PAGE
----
You can find your healthy weight by calculating your BMI and comparing the result to the normal BMI of people of your age. A healthy weight helps keep extra load off your knees and hips, thus keeping the cartilage in those areas healthy for a little longer. Also, if you are overweight, it is found that your body releases substances called cytokines, some of which would affect and even damage your cartilage, So, eat healthy and balanced meals in just the amount you need – not more, not less. Consult a dietitian if you need more advice.

Control your blood sugar.

A high level of glucose in the blood not only gives rise to type 2 diabetes at bay, it can also cause the cartilage to become stiff and vulnerable to damage. Diabetes can also trigger inflammatory reactions that erode the cartilage. So, let’s cut down on the amount of sugar in your daily meals!

Exercise, exercise, exercise!

People always say that if you don’t use something, you may lose it. When it comes to the joints and cartilage, put them to good use by being physically active at least 30 minutes a day. Such activities strengthen your muscles and help keep your hips and knees stable. If you are usually more sedentary, you can start small by walking more (window shopping a little longer is a good way to do this!), do more housework or gardening and take the steps more. In time, you can step up your activities by joining a gym or an exercise group in your neighbourhood park.

But, exercise wisely.

Take precautions against injuries by wearing protective gear or using exercise equipment correctly. If you also have conditions such as diabetes, heart diseases and such, consult your doctor on the appropriate types of exercise you can take up.

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Treating OA

The treatment goals in osteoarthritis include managing pain, preventing disability and improving joint function. The motivation for most OA therapy is pain improvement and relief.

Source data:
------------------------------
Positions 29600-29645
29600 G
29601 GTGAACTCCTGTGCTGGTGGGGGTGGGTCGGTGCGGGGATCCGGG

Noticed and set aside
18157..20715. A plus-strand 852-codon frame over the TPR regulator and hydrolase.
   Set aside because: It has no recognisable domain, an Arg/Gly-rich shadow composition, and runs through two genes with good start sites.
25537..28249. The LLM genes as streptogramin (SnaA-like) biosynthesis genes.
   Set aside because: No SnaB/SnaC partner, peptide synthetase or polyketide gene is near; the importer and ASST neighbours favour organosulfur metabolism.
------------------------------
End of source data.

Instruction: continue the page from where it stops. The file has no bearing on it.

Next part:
Shedding excess kilos.

Losing weight by monitoring diet is potentially one of the best treatments for controlling pain associated with knee osteoarthritis. Obese people with OA experience a 25% reduction in symptoms just by losing 5% of body weight.

Helpful compounds and food.

Although it has not been proven that glucosamine and chondroitin sulphate can help rebuild cartilage, there is evidence from a small number of patient studies that including these compounds as part of the treatment can reduce pain, usually within several weeks to months after initiating therapy. Some good dietary options include green lipped mussels (which contain omega-3 fatty acids, glycosaminoglycans and marine minerals that can support, repair and provide relief to inflammed joints); fish oil supplements and flaxseed oil (which contain high amounts of omega-3 fatty acids).

Regular exercise.

Exercises should focus on local muscle strengthening, and general aerobic fitness.  Some useful exercises include standing hamstring stretches, straight leg raises, side leg raises, heel raises, seated hip lifts and knee squeezes, chair squats and quadriceps-strengthening exercises concentrating on the vastus medialis oblique muscle.